In FIG. 1(a) is shown a wave gear drive comprising an inner gear having a given number of external teeth and an outer gear having a slightly larger number of internal teeth. The outer gear constitutes a rigid gear 1 which is assumed to be fixed, while the inner gear constitutes a flexible gear 2 which is formed as a thin flexible ring so as to be flexible in its radial direction. A pair of rollers 4 constituting one part of a wave generator 3 and functioning as a cam are disposed to be rotatable within the flexible gear 2. The rollers 4 flex the flexible gear 2 radially outward causing it to engage at a plurality of flexibly bulged regions with the rigid gear 1. The bulged regions are shifted by the rotation of the wave generator 3, causing the flexible gear 2 to rotate in the opposite direction from that in which the wave generator 3 rotates.

FIG. 1(b) shows a modification of the same device in which, oppositely from the device of FIG. 1(a), the inner gear with external teeth constitutes a rigid gear 11 and the outer gear with internal teeth constitutes a flexible gear 12. A wave generator 13 having a pair of rollers 14 is rotatably provided on the outer surface of the flexible gear 12. In this case, if the rigid gear 11 is fixed, the flexible gear 12 will rotate in the same direction as the wave generator 13.

I. Basic conditions

The flexible gear in the aforesaid wave drive is made from a thin plate of flexible material. The thickness of the gear is thus much smaller at the tooth space portions than at the tooth portions so that the deformation during flexing can be considered to occur solely at the bottom lands. Therefore, though there is relative motion among the respective teeth during flexing, the individual teeth themselves can be considered to be rigid. This means that the bottom land portions of the flexible gear can be considered to link the gear teeth thereof as hinges, so that the motion of the flexible gear is exactly the same as that of a roller chain. Moreover, when the thin plate from which the gear is made is bendingly deformed, there exists a neutral line which maintains the same length as that prior to bending, and this can be considered to be the same as what would be obtained by smoothly connecting the centers of the hinges of a roller chain.

Next, with reference to FIG. 2, for each of the gear teeth consider an orthogonal coordinate system (Mi -ui, vi) having as its abscissa the line ui tangent at point Mi on the neutral line and as its ordinate the normal line vi (which passes through the center of the tooth). (i indicates the tooth number.) Here, make the following assumptions:

a. During motion of the flexible gear there is no change in the shape of the gear teeth as observed with respect to the coordinate systems (M-u, v) fixed relative to the respective teeth.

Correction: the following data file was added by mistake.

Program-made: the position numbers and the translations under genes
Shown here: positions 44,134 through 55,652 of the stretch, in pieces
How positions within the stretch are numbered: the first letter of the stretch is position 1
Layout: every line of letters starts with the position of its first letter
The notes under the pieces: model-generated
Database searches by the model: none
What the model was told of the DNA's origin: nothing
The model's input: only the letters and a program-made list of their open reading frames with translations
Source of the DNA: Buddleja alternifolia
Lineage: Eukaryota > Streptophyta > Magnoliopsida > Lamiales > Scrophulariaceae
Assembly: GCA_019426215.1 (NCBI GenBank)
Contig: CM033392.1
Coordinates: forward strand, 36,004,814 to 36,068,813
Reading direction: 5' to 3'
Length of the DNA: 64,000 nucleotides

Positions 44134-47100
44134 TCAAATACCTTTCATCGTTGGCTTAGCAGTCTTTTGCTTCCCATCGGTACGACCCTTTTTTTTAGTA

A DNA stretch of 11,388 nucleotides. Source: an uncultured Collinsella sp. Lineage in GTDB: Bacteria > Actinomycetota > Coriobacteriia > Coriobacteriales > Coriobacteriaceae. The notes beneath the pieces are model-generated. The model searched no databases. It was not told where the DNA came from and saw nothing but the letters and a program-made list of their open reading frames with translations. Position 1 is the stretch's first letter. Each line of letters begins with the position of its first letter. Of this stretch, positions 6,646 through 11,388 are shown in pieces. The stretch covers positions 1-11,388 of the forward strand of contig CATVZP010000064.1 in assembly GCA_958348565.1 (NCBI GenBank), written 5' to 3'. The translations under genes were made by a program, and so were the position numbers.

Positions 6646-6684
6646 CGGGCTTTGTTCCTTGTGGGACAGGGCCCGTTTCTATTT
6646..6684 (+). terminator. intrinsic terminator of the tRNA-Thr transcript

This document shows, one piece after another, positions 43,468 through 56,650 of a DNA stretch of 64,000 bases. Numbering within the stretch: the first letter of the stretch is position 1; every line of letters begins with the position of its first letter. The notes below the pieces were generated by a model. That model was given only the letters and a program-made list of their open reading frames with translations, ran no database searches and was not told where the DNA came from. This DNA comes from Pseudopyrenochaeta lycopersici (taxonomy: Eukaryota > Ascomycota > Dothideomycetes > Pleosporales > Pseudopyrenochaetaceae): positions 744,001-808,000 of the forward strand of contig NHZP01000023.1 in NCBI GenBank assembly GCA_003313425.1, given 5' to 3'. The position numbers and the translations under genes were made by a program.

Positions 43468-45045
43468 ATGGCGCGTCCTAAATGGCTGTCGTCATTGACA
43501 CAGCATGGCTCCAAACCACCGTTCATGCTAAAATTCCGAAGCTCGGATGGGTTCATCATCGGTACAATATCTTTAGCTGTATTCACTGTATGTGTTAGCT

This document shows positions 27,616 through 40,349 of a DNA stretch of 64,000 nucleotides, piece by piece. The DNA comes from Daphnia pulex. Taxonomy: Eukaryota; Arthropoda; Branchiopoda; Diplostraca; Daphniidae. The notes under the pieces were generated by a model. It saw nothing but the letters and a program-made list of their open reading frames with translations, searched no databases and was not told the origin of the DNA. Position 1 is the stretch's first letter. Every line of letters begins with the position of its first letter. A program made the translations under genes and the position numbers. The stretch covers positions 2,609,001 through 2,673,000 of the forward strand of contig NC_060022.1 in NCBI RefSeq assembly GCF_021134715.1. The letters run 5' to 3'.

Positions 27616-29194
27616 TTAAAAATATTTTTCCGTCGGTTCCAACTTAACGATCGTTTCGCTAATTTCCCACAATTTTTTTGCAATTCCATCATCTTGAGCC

b. The pitch between the respective teeth M1 Mi+1 is constant on the neutral line.

These assumptions can be considered reasonable so long as the amount of deformation of the flexible gear is small.

If the individual teeth are considered to be rigid, it then becomes possible to determine the tooth profile by using an ordinary tooth profile analysis method to investigate the tooth movement. More specifically, as shown in FIG. 3, presuming the tooth profile C1 and the imaginary rolling contact surface or plate P1 to be the same and the tooth profile C2 and the imaginary rolling contact plate P2 to be integral, then the tooth profile can be determined on the basis of the required mechanical condition that the common normal T at the meshing point C between the teeth must pass through the point of contact (the momentary center) between the imaginary rolling contact plates P1, P2 which make the same relative motion.

II. Kinematic analysis

The principle of the wave gear drive is adaptable to either a linear drive or rotational drive. Here, the case of rotational drive will be considered. More specifically, prior to deformation, the flexible gear is a cylindrical gear having ZF teeth and the rigid gear is a cylindrical gear having ZR teeth. Ordinarily, ZF and ZR are not equal. FIG. 1(a) shows a case where ZF <ZR and FIG. 1(b) a case where ZF >ZR. The wave generator is here presumed to be a non-circular cam having n number of protuberances and the cam is inserted into the center void of the thin-walled flexible gear without expanding or contracting its neutral line. Consideration is thus given here to the case of FIG. 1(a) where the flexible gear and the rigid gear make engagement in the vicinity of n number of bulged regions. It is further presumed that no frictional force arises between the cam and the flexible gear.

Defining the diameter of the neutral line of the flexible gear prior to deformation as dOF, it follows from the aforesaid assumption b that the tooth pitch at the neutral line, πdOF /ZF, is the same before and after deformation, and the neutral line of the flexible gear after deformation into a bulged non-circular shape will be referred to as the flexible reference curve. The rigid gear has a pitch circle with the same pitch as the flexible reference curve. This will be referred to as the relative reference circle of the rigid gear, and defining its diameter as dOR, the diameter is obtained by the following equation.